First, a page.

How to Prepare for College Expenses

 

Regardless what age your child is, funding higher education is something you should be thinking about now.  With the cost of higher education growing between 2 to 4 percent per year for the past 10 years, it’s best to start as soon as possible.  This expense can be daunting, but with a little planning and some practical wisdom, your child can have a great education and pursue their path to career success.

Higher education can take many forms.  It may be a 4-year degree at a college or university, it may be a trade school or an apprenticeship, or it may be entrepreneurship.  Regardless of which one your child chooses, preparing for the cost should be done intentionally and within your ability. In other words, decide what you can do and start taking action now.

How to prepare for college expenses

1. Determine how much you can contribute

Ideally, we’d all like to fund our children’s higher education in full, but that may not be possible.  Some parents will need to have their children cover some of the cost.  Room and board, meals, books, fees, and transportation can be covered by the student through a part-time job, or a school work program.  Putting off college for a couple of years to work full-time and save for education is also an option. This, in my opinion, should be seriously considered, especially if the child isn’t sure what type of career they want to pursue.

I personally took a break between high school and college, and it proved to be very beneficial.  Not knowing which path to pursue, I got a full-time entry-level job. One year of working in the real world helped me to understand the value of higher education, and to commit to it wholeheartedly.  That’s the kind of focus we want for our children when we invest in their education.  We want every dollar to count toward their success.

Calculating Your Ability to Contribute

The amount you can save each month and the time you have before your child finishes school will determine how much you can contribute toward this cost.  For example, if you're able to save $300 per month for the next 4 years, the time your child start college, you’ll have $14,400 saved.  If you continue to save at the same rate, you’ll save an additional $3,600 per year. That’s a total of $28,800 ($300 x 12 mo x 8 yrs = $28,800) that you can provide towards education expenses.  If the tuition is higher, the difference can come from scholarships, grants, and your child working a job.

2. Project the cost of education

The next step is to project what higher education will cost.  Whether you’re looking at a 4-year university or a trade school, a quick internet search can provide you with the cost of tuition for schools in your area. In-state schools are going to be less expensive than out of state, and there's a good chance your child will find a good in-state school to pursue their major.  Once you have the yearly cost of tuition, add 2 to 4 percent for inflation for every year, including the year your child graduates.  This will give you a more accurate total figure. Here’s an example for an in-state 4-year public university.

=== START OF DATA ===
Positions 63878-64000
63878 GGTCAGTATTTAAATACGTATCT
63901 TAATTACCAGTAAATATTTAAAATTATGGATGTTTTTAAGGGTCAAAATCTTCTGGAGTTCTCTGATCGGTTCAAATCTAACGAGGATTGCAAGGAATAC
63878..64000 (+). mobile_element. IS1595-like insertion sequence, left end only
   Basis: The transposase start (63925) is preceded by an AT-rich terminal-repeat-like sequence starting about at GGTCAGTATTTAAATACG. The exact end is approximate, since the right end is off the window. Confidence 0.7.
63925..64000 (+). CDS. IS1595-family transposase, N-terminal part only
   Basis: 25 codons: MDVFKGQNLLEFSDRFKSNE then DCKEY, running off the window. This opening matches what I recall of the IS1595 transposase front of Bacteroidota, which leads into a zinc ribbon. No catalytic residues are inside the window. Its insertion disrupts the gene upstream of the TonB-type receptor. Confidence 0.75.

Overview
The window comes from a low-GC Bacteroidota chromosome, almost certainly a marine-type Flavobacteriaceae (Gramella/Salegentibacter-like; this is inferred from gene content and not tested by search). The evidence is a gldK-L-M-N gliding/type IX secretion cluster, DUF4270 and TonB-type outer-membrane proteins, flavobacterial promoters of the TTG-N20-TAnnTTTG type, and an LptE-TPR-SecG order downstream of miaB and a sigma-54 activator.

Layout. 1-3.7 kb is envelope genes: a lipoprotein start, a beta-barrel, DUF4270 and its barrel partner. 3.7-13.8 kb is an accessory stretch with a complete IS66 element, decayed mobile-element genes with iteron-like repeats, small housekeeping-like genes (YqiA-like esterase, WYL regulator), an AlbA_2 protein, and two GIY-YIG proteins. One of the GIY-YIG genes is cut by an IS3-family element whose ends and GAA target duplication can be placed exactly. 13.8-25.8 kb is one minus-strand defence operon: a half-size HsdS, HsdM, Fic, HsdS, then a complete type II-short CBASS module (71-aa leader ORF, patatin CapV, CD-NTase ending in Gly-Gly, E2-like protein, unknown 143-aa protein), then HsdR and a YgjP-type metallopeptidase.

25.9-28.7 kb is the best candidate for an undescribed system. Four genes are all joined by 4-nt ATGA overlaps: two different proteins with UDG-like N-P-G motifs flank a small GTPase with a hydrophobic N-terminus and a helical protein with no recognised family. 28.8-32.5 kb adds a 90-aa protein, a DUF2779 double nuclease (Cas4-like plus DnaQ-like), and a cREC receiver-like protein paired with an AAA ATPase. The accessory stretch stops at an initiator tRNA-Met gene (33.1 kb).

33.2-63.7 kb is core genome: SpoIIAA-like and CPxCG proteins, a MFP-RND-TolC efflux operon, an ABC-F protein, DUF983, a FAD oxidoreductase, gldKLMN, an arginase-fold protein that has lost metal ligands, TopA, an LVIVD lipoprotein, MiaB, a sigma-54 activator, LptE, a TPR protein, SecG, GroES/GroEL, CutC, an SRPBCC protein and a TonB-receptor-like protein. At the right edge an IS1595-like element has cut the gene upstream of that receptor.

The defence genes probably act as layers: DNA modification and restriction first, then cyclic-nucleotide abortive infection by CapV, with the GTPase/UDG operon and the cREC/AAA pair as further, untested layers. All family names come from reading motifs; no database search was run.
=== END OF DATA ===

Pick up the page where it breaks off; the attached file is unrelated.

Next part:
Note: The highlighted cells represent the 4 years of tuition during which the child is attending school and the total estimated tuition cost.

Note: The highlighted cells represent the 4 years of tuition during which the child is attending school and the total estimated tuition cost.

3. Decide on how to best save for college

Education investment plans do not have a guaranteed rate of return but have historically produced an average of 7% return.  If your child is 10 years or more away from starting college, this type of plan can be very beneficial.  The compounded interest can have a significant impact on how much you’ll have to contribute toward college.  Take a look at the charts below, how just $300 a month invested for 10 years with a starting balance of just $1,000, can net over $53,000 in savings.

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Investing can provide tremendous leverage to cover education expenses. However, the closer your child is to starting college the less risk you can afford to take.  A major downturn in the economy can significantly reduce your fund, leaving you short.

Options for college savings with less than 5 years to invest
 

  • CD’s (Certificate of Deposit) saving account - Low risk with a 2 to 3 percent yearly return.
  • Online saving or money market accounts - Low risk and low return, usually 1.5 to 2 percent, but better than the average traditional banks.

Options for college savings with more than 5 years to invest

  • State Sponsored 529 Plan - Higher risk, higher return.  Savings grow tax-differed and tax-free when used for qualified college expenses.  Plus, more than half the states give you a state-tax deduction or other benefits for your contributions.  Do your research to find a good fund, because they are not created equal. Watch for high fees and commissions, and always check for funds in your home state first, because they are likely to offer the best tax breaks for in-state residents.

  • There are other options, such as UGMA/UTMA and ESA accounts, but they are inferior to a 529 plan.  You can see a side by side comparison of these plans here.
     

Conclusion

Preparing for college expenses is similar to preparing for any major expenses in life.  Time and consistency are the keys to successful savings.  Start setting aside an amount each month toward higher education.  If that seems difficult right now perhaps a written budget will help.  

Check out the budgeting resources and the free budgeting course available on my site.  Once you’ve freed up some money, you can take advantage of education saving plans that will help you leverage your contribution to cover more of the cost of higher education.